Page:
Loch Lomond and an up lifting experience

After 354 miles we finally reach the shores of Loch Lomond and parked up for the evening in a lay-by on the A82 beside the Loch. It is in fact the same lay-by we used on our trip last year.

The view the following morning was a freebie.loch lomond

loch lomond 1

After spending a quiet night there and having had bacon baps for breakfast, we drove the quarter of a mile back to visit Luss.

The normally quiet car park at Luss was heaving. A film crew had taken over most of the car park with trucks and large trailers. We didn’t find out what they were filming.

We drove on towards Fort William where we filled up with diesel and replaced an Lpg bottle at Morrisons .

Suitably refuelled we travelled on to our next destination.

The Nevis Range Gondola.

For the cost of £22 the three of us were whisked up the side of the mountain in a small gondola hanging from an endless cable. This was a ride never to be forgotten. The extreme knitter had no idea about this trip, so this little side excursion came as a surprise. The views from the top were stunning and the weather forecast that had predicted mist and drizzle were completely wrong and we sat on the top station decking getting a suntan.




Ruby drank from the mountain stream like she had never tasted water like it before and had to be dragged away in the end.


The downward return was like the top of the big dipper as the gondola went over the edge at what seemed like an alarming speed that had us both screaming like a couple of girls.


Safely at the bottom station we returned to Puffin to decide were we were going to spend our night.


If in the area I always visit the Comando Memorial at Spean Bridge, as my father trained as a Comando here.

From here on the early evening became eventful. I decided to set the sat nav for our next destination and thought we would just find a suitable lay-by on that route.

We’ve always agreed that when wild camping we would be guided by our gut feeling about a place to overnight. If either of us weren’t happy with it then we would find somewhere else. Having driven past many such places it was starting to get dark and we were getting desperate to find a pitch. We found a deserted lay-by and pulled in. As we go out to have a look at our new found pitch we were attacked by midges and at the same time a train thundered past on the track that was only 3 metres away.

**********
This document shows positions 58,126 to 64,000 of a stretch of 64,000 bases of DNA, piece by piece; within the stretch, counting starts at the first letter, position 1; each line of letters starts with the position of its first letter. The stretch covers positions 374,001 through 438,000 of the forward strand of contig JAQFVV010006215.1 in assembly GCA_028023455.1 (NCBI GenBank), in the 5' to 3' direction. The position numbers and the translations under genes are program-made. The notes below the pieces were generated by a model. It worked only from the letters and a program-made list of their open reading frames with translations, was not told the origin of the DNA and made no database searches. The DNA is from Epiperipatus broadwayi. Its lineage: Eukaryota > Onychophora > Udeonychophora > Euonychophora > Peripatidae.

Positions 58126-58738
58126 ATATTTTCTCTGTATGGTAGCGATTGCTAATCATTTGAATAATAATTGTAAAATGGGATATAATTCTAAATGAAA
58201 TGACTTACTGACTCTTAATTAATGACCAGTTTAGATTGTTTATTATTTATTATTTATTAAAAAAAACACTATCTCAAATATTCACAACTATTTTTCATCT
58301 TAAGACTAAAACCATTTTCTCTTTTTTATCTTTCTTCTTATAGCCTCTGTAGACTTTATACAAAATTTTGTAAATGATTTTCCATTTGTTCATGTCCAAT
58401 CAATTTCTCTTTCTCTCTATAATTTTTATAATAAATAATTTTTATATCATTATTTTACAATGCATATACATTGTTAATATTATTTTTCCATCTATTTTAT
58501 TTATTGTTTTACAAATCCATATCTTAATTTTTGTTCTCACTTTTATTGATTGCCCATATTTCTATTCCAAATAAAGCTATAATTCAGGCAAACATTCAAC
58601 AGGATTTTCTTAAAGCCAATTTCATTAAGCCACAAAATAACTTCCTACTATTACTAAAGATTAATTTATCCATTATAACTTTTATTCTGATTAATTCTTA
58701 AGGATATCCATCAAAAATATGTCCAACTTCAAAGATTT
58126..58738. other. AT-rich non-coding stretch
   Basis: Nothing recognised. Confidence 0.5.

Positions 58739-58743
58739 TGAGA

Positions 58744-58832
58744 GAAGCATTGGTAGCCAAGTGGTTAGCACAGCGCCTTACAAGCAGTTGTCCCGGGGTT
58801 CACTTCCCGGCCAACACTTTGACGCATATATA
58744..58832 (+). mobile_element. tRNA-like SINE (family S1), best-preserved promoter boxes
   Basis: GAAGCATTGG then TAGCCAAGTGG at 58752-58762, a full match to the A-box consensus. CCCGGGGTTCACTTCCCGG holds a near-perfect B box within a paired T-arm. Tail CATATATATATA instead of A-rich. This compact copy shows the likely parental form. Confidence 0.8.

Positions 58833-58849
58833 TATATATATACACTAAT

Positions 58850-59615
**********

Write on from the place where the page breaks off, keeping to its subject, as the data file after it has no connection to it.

In the end we back tracked some distance to a forestry commission view point overlooking Loch Carron that the E knitter had previously spotted earlier. Luckily, there was space even though there were already two other campervans there.

Loch Carron view point

Later in the night a car pulled up behind us and a young guy put up a popup tent on a small piece of grass.

The night passed quietly and we woke to an amazing view looking over Loch Carron. We started with a lazy morning and our neighbours from the previous evening moved on and we were alone.


A coach pulled in and we were suddenly surrounded by a mass of Canadian tourists taking photos of the views whilst we ate our breakfast (bacon baps).

It was like being in a goldfish bowl as they peered through our windows. They all boarded the coach ten minutes later and left.

From then onward a steady stream of cars, motorbikes and cyclists pulled in and the visitors took photos and left.

Then an old Ford Escort pulled in front of us and a large German guy started to assemble a table, laid out packs of coffee, set up a gas stove to start selling coffee to the stream of sightseers.

At this point he walked across the road and urinated in the hedge. The assembled visitors stood with dropped jaws when he returned, asking everybody if they wanted to buy a coffee without washing his hands.

If you are ever in Loch Carron never buy coffee from a German guy on the road side.

In fact if you are ever tempted to buy from a vendor in a lay-by, ask yourself two questions

1 Where do they go to the toilet?

2 Where do they wash their hands?

It was time to move on.




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